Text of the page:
# Proving regular languages are closed under a form of interleaving

I've got the following definitions:

$$\mathrm{Interleave}\,(x,y) = \{w_1\dots w_n\mid w_i\in\{x_i,y_i\} \text{ for }i=1, \dots, |x|\}$$

when $x$, $y$ and $w$ are words with $|x|=|y|$ and $w_i$ means the $i$-th letter in $w$.

$$\mathrm{Interleave}\,(L_1,L_2)\ \ = \!\!\!\!\bigcup_{\substack{x\in L_1,\ y\in L_2,\\ |x|=|y|}}\!\!\!\! \mathrm{Interleave}\,(x,y)$$ when both $L_1$ and $L_2$ are languages.

I have to prove that if I know that $L_1$ and $L_2$ are both regular languages, $\mathrm{Interleave}\,(L_1,L_2)$ is a regular language as well.

I have absolutely no idea how to do it .

Hint. Because $L_1$ and $L_2$ are both regular, you know they're accepted by NFAs (or DFAs; it doesn't matter) $M_1$ and $M_2$, respectively. To show that $\mathrm{Interleave}\,(L_1,L_2)$ is regular, show that it's accepted by some NFA $M$. For each character it receives, $M$ can decide to act either like $M_1$ or like $M_2$.

Any family of language that is a trio is closed under interleaving with a regular set.

This includes of course interleaving of 2 regular sets, since regular sets form a trio.

## Proving the result (and more) only with closure properties

Note: I created the definitions below for the purpose of this question. I do not know whether there are established definitions for this, which might exist under another name.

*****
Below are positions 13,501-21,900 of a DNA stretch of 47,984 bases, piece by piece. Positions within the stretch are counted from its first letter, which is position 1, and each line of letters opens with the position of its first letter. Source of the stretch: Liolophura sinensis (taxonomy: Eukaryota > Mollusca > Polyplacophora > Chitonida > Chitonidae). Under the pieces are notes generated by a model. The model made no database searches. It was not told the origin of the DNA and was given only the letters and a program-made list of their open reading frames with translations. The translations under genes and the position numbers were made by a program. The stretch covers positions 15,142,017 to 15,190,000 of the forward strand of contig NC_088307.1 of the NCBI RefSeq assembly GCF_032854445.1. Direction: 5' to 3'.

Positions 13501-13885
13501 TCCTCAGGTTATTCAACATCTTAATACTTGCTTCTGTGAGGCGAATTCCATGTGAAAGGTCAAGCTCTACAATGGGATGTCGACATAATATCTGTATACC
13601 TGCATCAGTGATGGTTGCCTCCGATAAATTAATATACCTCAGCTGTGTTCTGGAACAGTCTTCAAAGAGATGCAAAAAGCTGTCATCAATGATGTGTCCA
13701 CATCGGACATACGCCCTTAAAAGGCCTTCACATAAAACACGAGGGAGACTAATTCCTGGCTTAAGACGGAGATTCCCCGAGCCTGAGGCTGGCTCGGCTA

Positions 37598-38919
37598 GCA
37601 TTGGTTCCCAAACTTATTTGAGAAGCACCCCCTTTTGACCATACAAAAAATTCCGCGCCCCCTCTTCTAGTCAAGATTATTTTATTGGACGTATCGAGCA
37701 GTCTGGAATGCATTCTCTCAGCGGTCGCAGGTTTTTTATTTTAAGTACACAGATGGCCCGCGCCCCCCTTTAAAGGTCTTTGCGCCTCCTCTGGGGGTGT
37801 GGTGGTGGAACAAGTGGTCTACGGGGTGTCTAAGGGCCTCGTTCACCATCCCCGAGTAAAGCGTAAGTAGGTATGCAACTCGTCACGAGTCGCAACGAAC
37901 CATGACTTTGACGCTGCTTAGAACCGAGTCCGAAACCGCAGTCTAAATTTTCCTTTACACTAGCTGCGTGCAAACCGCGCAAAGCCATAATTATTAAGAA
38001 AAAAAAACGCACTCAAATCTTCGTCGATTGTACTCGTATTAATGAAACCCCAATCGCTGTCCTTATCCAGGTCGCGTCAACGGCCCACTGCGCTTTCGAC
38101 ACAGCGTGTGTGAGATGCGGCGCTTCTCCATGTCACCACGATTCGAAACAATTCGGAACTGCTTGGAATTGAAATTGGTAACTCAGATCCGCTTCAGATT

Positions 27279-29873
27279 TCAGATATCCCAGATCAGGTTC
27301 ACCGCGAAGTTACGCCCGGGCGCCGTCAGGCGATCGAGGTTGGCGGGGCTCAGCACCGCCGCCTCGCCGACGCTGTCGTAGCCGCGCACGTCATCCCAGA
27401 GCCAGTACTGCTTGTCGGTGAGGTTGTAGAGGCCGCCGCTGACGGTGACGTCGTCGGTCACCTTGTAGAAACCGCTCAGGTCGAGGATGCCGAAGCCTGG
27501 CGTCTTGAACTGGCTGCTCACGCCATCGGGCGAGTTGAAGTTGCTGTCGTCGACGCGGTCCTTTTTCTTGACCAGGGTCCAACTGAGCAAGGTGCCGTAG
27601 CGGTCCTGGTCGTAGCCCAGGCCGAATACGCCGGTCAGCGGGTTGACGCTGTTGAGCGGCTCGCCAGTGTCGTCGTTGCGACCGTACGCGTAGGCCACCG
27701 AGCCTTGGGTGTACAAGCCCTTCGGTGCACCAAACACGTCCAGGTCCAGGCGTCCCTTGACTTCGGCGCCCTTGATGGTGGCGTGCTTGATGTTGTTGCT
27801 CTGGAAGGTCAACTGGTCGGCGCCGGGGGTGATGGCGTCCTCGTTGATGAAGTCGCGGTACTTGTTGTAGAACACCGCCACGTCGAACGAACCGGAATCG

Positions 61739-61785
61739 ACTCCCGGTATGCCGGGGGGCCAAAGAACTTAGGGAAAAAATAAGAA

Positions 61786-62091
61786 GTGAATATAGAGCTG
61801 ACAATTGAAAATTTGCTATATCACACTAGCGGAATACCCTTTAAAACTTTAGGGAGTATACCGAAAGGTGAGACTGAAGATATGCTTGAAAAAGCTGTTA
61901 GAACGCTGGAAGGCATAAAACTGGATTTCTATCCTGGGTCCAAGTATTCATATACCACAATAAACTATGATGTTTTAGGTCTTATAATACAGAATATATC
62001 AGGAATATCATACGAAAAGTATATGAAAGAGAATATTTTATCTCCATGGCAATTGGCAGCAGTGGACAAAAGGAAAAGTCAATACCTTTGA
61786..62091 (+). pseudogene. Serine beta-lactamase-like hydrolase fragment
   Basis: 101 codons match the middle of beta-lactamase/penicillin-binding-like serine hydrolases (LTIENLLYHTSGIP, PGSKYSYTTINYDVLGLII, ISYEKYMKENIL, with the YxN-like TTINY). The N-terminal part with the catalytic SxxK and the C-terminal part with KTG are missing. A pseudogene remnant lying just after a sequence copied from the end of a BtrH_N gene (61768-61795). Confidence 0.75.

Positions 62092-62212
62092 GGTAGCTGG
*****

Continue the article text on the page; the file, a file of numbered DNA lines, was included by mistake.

The purpose of this approach is to avoid any complex construction of automaton. But we need at least one specific operation to account for dealing with several strings at the same time. And, as an unexpected benefit, the end result is much more general (this is actually more to be expected from proofs based on closure properties). However, the proof is centered on the question asked, and only includes remarks to show how it generalizes.

Consider two alphabets $\Sigma_i$ for $i=1,2$. We can consider their product $\Sigma_1\times\Sigma_2=\{(a_1,a_2)\mid a_1\in\Sigma_1\wedge a_2\in\Sigma_2\}$ as a new alphabet, where the symbols are pairs of symbols of $\Sigma_1$ and $\Sigma_2$.

Similarly, with 3 alphabets, we can build an alphabet of triples (instead of pairs). We ignore the trivial issue of associativity in using pairs to build triples, or $n$-tuples, here and in the rest of this answer.

Now, given two strings $x\in\Sigma^*$ and $y\in\Pi^*$ such that $|x|=|y|$ we can define the conflation of these two strings as the string $z=\mathrm{Conflate}\,(x,y)\in(\Sigma\times\Pi)^*$ with the same size, such that $\forall i\in[1,|x|], z_i=(x_i,y_i)$.

We can similarly conflate $n$ strings of equal length into a single string of $n$-tuples of symbols ... but we will not go beyond $n=3$.

Finally, given two languages $L_1\subseteq\Sigma_1^*$ and $L_2\subseteq\Sigma_2^*$ we can define the conflation of these two languages:

$$\mathrm{Conflate}\,(L_1,L_2)=\{\mathrm{Conflate}\,(x,y)\mid |x|=|y|\wedge x\in L_1 \wedge y\in L_2\}$$

We can also conflate similarly any number of languages, to produce a language on the cross product of their alphabets.

This $\mathrm{Conflate}$ operation has many simple properties, that are rather trivial to prove.

Given two alphabets $\Sigma_1$ and $\Sigma_2$ and two languages $L_1\subseteq\Sigma_1^*$ and $L_2\subseteq\Sigma_2^*$:

• $\mathrm{Conflate}\,(L_1,L_2)\subseteq(\Sigma_1\times\Sigma_2)^*$

• $\mathrm{Conflate}\,(L_1,\Sigma_2^*)$ is regular iff $L_1$ is regular

• $\mathrm{Conflate}\,(\Sigma_1^*,L_2)$ is regular iff $L_2$ is regular